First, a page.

NOAHH in the Classroom

In 2013, NOAHH partnered with Metairie Park Country Day and the Brown Foundation to create a pilot service learning program that could possibly expand to other schools to help educate students on the Habitat program, poverty housing, and the specific needs of the New Orleans community. The program brings NOAHH staff to the classroom to teach the students directly, and it brings the students to the work site to learn first hand about Habitat. On Saturday, September 20, this year’s class participated in their first build day, working on ABWK sites in Central City. They helped paint and removed vines from two homes and met with the homeowners, Schelita Butler and Viola Mitchell.

Mitchell grew up in old houses with original architectural features, so her current home, with its old structure, is much loved. It’s a home where she raised her granddaughter, and though she had to evacuate during Hurricane Katrina, the home survived the worst of the storm without flooding. Butler lives not far from Mitchell, and her home also saw some damage from the storm, all of which had been repaired. She works as a caregiver with Courteous Care, and she lives with her son.

During the volunteer day, Butler surprised the volunteers with a lunch of red beans with pig tails, smoked sausage, and rice to express her gratitude.

“I figured I should give back. It was a blessing to me, and this was how I blessed them back,” she said. “I couldn’t bless them moneywise, but I could give them lunch.”

She worked alongside the volunteers as they painted her home and replaced a gate. Like with the NOAHH homeownership program, all ABWK partner families are required to work sweat equity hours, learning first hand about home repair and maintenance.

What the students have learned, both this year and during last year’s classes, was about the issues the area faces that come from blight. A major part of the program is a community tour that shows the students the effects of blight and substandard housing throughout the city, with a focus on the efforts to fight those problems, including how NOAHH’s homeownership, ABWK, and HUGs programs improve the city, the city’s own improvements, and other organizations’ work. They also work on a budgeting simulation that teaches them about the difficult decisions that have to be made by hard working New Orleanians. These teach them about the limitations of tight budgets and the problems some face in accessing basic needs.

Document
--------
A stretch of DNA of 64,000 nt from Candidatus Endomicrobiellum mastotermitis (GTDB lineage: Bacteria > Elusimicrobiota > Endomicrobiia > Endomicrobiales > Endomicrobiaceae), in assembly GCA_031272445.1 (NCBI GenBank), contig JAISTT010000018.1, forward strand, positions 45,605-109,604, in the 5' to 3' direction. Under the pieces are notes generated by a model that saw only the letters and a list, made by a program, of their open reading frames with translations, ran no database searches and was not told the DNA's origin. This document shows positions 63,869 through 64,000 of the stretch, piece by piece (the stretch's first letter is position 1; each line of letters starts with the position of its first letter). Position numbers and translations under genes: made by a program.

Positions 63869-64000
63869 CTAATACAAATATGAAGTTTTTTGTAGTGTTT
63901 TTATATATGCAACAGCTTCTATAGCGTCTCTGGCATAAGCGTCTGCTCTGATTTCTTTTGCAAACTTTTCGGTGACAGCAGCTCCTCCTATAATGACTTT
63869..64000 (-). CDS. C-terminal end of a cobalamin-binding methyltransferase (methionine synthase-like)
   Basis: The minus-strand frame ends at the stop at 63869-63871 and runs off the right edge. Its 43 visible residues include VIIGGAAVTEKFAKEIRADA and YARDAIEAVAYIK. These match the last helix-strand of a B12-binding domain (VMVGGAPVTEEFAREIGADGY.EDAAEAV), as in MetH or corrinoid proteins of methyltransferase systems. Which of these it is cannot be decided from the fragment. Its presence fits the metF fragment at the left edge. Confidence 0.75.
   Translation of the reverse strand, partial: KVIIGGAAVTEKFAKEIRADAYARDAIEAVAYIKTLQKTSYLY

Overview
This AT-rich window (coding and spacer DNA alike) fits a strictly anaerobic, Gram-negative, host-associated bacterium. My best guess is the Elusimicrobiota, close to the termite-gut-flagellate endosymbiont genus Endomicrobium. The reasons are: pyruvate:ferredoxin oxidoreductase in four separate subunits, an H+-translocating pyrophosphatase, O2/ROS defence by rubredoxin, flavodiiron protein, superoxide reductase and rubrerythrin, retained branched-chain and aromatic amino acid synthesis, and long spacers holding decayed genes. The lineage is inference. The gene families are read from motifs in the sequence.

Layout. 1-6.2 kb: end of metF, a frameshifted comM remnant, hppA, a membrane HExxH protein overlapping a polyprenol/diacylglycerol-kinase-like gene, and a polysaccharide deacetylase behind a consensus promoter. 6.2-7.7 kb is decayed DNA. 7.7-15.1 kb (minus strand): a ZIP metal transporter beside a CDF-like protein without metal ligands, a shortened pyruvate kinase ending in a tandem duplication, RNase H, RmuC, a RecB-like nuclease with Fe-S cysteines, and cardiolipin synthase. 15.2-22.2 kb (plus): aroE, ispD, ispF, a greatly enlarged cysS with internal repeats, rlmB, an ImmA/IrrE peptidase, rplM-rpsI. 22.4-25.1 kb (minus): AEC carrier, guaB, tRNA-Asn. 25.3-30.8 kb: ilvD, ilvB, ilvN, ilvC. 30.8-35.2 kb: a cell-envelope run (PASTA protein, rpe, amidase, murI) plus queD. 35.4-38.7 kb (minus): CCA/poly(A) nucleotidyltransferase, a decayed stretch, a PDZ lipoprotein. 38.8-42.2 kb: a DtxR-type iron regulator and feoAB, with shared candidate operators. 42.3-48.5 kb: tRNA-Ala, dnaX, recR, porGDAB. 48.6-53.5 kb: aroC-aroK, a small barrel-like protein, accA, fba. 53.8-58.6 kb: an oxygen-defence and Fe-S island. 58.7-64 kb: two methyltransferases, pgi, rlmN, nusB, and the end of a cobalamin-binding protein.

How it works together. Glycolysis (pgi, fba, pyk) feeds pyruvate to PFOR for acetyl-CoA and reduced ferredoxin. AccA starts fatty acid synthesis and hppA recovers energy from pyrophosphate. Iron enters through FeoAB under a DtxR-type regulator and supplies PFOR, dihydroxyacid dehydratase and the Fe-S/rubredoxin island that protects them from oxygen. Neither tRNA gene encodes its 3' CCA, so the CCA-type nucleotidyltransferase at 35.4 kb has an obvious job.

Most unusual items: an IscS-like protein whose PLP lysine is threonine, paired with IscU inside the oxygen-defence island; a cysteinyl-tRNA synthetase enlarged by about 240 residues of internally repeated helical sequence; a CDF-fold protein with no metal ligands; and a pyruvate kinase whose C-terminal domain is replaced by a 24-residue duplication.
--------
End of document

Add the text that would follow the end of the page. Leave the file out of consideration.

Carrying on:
“It was interesting to look at the city in a different way,” one student said. “We drive through these neighborhoods all the time, but don’t usually think about amount of green space or nearby food, even if we are aware of blight.”


They also learned about the long-term effects of the Habitat program on communities from NOAHH executive director Jim Pate. These and other aspects of the classes give the students an idea of the causes of and problems created by poverty and poverty housing. With this perspective, the students come to understand the social justice aspects of the NOAHH program.

Social justice is enabling people to lead better lives and contribute more to their communities. NOAHH contrasts this with charity, a laudable enterprise in which help is given freely, by describing our program as “a hand up, not a hand out.” Because the homeownership program at NOAHH provides our partner families with the skills and opportunity to buy a home when they might not otherwise be able to, and because homeownership addresses multiple issues, including poverty, crime, education, and family togetherness, on economic, cultural, and social levels, the program is clearly a matter of social justice.

The program’s methods ensure the students will learn leadership and teamwork skills and critical thinking while also gaining insights into current issues. The goals of the service learning program are not just to teach about the benefits of the Habitat program, but also to bring the skills they are learning to bear on those issues. By helping students understand the complexities of poverty housing and blight, NOAHH seeks to instill a respect for and advocacy of social justice and the fight against poverty housing in generations to come, continuing our commitment to making it a matter of conscience, and fostering the growth of these students into civically engaged citizens.”